cover image Finding Where the Wind Goes: Moments from My Life

Finding Where the Wind Goes: Moments from My Life

Mae Jemison, Mae Jamison, Dr Mae Jemison. Scholastic Press, $16.95 (208pp) ISBN 978-0-439-13195-7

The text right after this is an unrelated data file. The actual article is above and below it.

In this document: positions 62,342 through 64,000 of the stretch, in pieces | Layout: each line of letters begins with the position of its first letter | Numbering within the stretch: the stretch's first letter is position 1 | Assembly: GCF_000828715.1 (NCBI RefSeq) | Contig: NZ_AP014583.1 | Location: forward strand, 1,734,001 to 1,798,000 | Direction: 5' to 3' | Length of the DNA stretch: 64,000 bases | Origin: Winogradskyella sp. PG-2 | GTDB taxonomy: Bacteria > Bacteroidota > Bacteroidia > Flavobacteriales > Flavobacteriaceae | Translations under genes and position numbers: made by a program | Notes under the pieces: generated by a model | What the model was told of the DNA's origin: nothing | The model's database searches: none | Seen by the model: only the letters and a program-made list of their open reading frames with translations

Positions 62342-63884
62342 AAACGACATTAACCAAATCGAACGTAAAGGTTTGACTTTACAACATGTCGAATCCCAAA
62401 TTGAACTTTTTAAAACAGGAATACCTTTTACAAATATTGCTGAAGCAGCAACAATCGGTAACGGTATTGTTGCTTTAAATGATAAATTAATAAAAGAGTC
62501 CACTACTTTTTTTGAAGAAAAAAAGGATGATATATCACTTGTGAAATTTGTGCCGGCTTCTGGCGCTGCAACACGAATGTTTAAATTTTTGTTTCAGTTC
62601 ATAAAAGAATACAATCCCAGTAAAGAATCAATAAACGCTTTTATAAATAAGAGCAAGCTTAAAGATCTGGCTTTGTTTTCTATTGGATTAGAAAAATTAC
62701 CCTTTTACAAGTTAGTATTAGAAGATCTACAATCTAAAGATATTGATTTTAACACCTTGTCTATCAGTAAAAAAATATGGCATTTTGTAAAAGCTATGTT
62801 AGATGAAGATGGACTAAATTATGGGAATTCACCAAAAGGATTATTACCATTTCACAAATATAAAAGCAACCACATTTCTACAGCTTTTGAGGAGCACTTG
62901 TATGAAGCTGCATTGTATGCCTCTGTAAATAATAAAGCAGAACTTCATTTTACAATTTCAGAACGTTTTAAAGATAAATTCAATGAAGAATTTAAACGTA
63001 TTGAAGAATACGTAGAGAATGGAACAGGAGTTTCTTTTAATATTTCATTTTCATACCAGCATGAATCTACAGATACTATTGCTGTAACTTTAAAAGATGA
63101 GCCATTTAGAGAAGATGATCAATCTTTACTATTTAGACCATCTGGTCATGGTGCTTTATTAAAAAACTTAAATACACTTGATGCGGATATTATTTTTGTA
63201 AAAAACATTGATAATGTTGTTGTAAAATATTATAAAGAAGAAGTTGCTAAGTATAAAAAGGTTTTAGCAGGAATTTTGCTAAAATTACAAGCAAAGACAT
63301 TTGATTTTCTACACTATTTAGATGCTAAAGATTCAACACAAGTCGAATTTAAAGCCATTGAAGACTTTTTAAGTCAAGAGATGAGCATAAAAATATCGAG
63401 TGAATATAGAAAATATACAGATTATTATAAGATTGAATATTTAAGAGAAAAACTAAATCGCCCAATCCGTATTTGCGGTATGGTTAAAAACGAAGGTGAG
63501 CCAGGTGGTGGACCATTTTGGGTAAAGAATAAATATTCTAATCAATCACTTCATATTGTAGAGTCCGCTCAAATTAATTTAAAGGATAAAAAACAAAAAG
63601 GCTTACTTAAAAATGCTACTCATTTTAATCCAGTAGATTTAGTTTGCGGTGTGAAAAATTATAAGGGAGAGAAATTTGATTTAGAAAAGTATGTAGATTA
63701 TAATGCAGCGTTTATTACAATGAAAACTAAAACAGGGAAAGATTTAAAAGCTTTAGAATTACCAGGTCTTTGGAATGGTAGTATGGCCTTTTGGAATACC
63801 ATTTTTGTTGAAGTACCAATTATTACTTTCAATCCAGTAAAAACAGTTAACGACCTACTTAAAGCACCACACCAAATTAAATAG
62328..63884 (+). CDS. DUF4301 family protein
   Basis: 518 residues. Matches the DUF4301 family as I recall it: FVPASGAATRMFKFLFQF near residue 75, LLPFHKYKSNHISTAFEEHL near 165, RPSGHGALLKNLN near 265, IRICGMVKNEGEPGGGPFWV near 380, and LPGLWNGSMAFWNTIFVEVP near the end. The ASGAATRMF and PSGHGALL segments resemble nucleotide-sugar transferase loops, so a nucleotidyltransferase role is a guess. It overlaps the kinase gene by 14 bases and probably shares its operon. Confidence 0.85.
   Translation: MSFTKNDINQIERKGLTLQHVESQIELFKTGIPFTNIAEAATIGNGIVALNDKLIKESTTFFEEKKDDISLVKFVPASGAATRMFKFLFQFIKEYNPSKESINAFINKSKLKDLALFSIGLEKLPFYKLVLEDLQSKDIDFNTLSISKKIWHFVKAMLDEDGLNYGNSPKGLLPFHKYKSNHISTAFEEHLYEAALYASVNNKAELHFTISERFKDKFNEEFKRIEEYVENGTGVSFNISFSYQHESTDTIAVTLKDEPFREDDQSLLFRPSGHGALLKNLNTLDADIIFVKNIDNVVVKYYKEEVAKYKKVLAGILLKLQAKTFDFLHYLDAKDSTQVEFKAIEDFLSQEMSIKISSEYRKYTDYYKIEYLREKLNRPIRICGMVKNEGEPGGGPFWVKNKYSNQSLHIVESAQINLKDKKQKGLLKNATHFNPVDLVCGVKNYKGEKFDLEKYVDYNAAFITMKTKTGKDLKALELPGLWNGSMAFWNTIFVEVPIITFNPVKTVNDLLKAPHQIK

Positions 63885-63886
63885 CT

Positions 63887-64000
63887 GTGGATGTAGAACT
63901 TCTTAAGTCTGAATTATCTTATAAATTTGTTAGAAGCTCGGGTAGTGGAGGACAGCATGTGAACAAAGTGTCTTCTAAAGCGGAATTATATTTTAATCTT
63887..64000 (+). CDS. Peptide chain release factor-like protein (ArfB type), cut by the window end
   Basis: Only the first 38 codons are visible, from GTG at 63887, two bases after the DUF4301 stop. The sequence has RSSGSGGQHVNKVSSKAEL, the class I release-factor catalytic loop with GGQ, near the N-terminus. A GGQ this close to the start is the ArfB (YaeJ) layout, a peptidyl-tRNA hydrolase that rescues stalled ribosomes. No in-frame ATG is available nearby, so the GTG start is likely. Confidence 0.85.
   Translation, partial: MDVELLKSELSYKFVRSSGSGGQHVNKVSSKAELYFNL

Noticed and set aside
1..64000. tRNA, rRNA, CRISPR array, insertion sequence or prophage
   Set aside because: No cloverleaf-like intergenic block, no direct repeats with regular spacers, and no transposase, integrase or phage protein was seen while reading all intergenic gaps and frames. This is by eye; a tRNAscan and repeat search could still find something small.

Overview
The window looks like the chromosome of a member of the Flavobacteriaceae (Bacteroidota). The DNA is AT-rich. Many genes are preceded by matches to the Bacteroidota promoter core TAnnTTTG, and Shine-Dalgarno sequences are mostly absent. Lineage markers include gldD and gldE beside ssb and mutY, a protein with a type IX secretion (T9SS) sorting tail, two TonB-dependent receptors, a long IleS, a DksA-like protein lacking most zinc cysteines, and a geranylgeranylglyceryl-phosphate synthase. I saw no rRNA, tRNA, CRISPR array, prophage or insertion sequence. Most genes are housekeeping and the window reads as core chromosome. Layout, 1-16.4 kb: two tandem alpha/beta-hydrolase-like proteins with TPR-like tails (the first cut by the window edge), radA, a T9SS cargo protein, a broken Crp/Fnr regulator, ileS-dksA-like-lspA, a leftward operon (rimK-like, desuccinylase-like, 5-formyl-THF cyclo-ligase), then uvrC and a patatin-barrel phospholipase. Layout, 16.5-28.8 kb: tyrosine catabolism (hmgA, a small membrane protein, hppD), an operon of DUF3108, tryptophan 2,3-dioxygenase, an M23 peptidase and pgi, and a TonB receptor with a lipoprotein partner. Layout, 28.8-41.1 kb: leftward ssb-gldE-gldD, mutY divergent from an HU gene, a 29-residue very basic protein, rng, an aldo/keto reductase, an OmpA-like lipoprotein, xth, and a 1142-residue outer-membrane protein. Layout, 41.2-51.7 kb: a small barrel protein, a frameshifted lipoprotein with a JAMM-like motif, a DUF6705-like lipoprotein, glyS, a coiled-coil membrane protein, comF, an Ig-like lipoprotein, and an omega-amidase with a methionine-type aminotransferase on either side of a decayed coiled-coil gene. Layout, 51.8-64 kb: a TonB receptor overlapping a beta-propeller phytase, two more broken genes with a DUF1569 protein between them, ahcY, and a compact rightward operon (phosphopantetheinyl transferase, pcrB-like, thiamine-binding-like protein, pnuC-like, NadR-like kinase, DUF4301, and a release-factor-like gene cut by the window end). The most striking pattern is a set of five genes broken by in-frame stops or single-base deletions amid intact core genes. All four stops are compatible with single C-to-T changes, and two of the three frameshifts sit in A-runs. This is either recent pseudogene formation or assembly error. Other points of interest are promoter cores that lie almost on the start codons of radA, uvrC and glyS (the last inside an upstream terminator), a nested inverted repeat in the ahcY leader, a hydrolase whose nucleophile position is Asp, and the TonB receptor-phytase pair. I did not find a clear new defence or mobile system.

In an accessible, conversational tone, first-time children's author Jemison offers insight into her remarkable life, from her announcement in kindergarten, in 1961, that she wanted ""to be a scientist"" to her realization of her dream as ""the first woman of color in the world to travel into space."" Jemison observes, ""I'm struck by how the flow of life events is like the wind,"" and, as if sitting on a stoop, she gathers readers in as she recounts the ""large, small and medium-sized moments that have carried me aloft to this place, this day."" At times, the wind metaphor becomes overblown, and a few digressions lead the narrative astray (e.g., a passage about being hit on the head by a sibling; a brief treatise directed at readers, ""Take the high school and college romance, boy/girl stuff, with a huge grain of salt...""). But the writing sings, for example, when Jemison recalls her blossoming interest in science, relating her work on a third grade report about ""the evolution of life on planet Earth"" and a high school sickle-cell anemia project (students could almost follow the process she outlines here as a blueprint for their own science fair projects). Another standout section is her account of a high school gang's attempt to draft her older brother; her parents' response to the situation, which speaks volumes about their unwavering commitment to their family and education, clearly influenced the author. Some readers may wish for more of the defining moments that made Jemison a hero. (The author glosses over her jump from the Peace Corps to NASA, for instance.) However, this inspiring autobiography is a testimony to the power of setting goals and the strength of character necessary to achieve them. Ages 10-up. (Apr.)